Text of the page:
Doing Doctrine Pastorally?

As Reformed churches face an array of social challenges and pastoral concerns, I have found the idea spreading that we must "do" doctrine pastorally. That is, we must decide the Bible's teaching based on how we think it will impact our hearers. Most recently, we see this occurring with respect to men and women struggling with homosexual desires. The doctrine in question does not concern homosexual behavior, on which evangelicals are agree, but on how the Bible understands same-sex orientation (SSA). In my opinion, the Bible's actual teaching is not seriously in doubt. The desire or orientation toward homosexual sin is not categorically different than other impulses to sin. Not only are we not to engage in the sinful behavior, but we must also mortify the desires toward the sin in question. Jesus even put his emphasis on the inward condition over the overt sinful acts:

"What comes out of the mouth proceeds from the heart, and this defiles a person. For out of the heart come evil thoughts, murder, adultery, sexual immorality, theft, false witness, slander. These are what defile a person" (Mt. 15:18-20).

The same focus on sinful desire is found in James 1:14-15: "each person is tempted when he is lured and enticed by his own desire.  Then desire when it has conceived gives birth to sin." (The words for desire - epithumia - does not mean temptation, as is being said, but clearly relates to an inward orientation.)   According to Jesus and James, not to multiply other biblical citations, in order to combat sinful actions one must purify the heart.

Given the clarity of the biblical data, it may seem surprising that many purportedly Bible-believing people take a differing view when it comes to same sex attraction. When it comes to this struggle (and apparently only this one), we change our approach. Instead of mortifying homosexual desires by the power of God through the means of grace, in this one case we tell people that while they must not act on their impulses they may still "flourish" within an SSA identity.

At this point in the conversation I find myself being the socially offensive one by asking, "But isn't that contrary to what the Bible says?" Almost invariably, the reply will speak of the enormous psychological suffering SSA people have experienced, and often an accusation that if people like me had their way we would subject all such people to electric shock therapy (I promise, I have never electrically shocked anyone, though I have threatened to do so when my teenage children won't get out of bed!). But then comes the rub: "we want to do our doctrine pastorally." Doing doctrine pastorally seems, therefore, to mean that we shrink back from stating the biblical truth when we think it will hurt.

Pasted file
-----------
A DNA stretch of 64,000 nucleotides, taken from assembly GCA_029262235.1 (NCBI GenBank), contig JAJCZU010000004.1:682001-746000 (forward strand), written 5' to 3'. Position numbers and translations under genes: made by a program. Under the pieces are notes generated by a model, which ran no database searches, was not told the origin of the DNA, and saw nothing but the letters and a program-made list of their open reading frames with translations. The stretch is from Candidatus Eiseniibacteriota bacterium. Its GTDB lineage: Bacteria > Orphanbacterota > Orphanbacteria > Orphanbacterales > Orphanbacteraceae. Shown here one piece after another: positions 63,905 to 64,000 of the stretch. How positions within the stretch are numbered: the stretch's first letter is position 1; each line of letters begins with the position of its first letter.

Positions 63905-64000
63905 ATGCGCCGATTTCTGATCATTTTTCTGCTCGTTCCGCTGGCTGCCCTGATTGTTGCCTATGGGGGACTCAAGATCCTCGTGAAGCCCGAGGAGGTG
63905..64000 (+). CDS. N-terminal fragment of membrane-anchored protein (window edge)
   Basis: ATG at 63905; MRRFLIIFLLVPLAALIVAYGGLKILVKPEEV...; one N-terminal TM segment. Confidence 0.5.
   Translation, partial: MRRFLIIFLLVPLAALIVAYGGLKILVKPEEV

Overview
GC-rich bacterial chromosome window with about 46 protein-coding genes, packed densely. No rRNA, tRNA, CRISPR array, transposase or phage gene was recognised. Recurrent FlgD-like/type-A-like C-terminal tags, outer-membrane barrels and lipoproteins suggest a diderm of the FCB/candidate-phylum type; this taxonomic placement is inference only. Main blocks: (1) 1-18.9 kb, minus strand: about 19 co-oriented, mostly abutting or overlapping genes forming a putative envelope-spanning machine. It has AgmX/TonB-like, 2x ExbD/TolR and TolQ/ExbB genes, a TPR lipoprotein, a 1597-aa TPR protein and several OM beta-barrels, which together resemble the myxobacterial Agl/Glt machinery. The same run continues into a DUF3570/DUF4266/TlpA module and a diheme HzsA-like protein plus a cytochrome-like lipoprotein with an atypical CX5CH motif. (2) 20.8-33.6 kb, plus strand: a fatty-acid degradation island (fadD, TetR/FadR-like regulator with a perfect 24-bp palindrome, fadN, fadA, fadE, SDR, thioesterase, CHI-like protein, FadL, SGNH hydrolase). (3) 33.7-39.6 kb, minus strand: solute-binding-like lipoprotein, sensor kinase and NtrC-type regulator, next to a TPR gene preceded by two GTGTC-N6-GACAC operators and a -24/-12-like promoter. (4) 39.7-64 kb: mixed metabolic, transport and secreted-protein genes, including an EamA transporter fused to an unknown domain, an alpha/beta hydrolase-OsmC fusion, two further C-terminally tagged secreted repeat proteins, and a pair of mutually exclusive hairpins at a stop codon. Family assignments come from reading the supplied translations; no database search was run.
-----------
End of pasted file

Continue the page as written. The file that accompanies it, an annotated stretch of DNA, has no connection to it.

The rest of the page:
Against this relevant backdrop, let me offer 3 reasons why while we should certainly be pastoral as we declaring biblical truth, we nonetheless should never "do doctrine pastorally":

  1. We have no right to do so. The idea that pastors have the duty and/or wisdom to compromise Scripture where we think it will be painful is worrisome in the extreme. In some cases, this practice risks earning the label of false teaching. The Bible insists on exactly the opposite: "We refuse to practice cunning or to tamper with God's word, but by the open statement of the truth we would commend ourselves to everyone's conscience in the sight of God" (2 Cor. 4:2).
  2. We have Jesus' example. One thing Jesus never did was tone down the requirements of God's Word out of sympathy for his hearers (and let us not think Jesus less sympathetic to struggling sinners than we are). Consider Mark 10:11-12. Jesus had answered the Pharisees' "test" regarding divorce by insisting on the standard of Genesis 2: "What therefore God has joined together, let not man separate" (Mk. 9:9). The disciples were shocked! Mark says they asked Jesus about this privately and Matthew 19:10 shows they thought it better not to marry if one could not divorce. So what did Jesus do? Did he "do his doctrine pastorally," not giving offense or challenging them to hard things? Far from it! Instead, Jesus doubled down, insisting that to divorce unbiblically and remarry was to commit adultery (Mk. 10:11-12).
  3. We have no need to. Not only can we be both doctrinally faithful to Scripture and pastorally compassionate to struggling sinners, but we must always do both together. It is not unloving to speak biblical truth, even in extraordinarily challenging situations, when we follow up with personal encouragement, pastoral support, and a loving commitment to pray. In truth, this is the only really loving thing for us to do.

In conclusion, I wonder if in the face of today's social challenges we have simply lost confidence in God and his Word. Do we think our wisdom higher than that recorded in Scripture? It seems that we may. Do we think the Bible's demands for godliness are just too hard? When it comes to mortifying a confused sexual identity, it seems that many Christians do think it is impossible. If this is our attitude - questioning God's Word and doubting God's power - we have good company in the disciples who followed Jesus. Just after the episode where Jesus taught on marriage, the disciples expressed the impossibility of what Jesus demanded. Jesus' answer to us is not only true but it is the most compassionate and loving position we can espouse: "With man this is impossible, but with God all things are possible" (Mt. 19:26).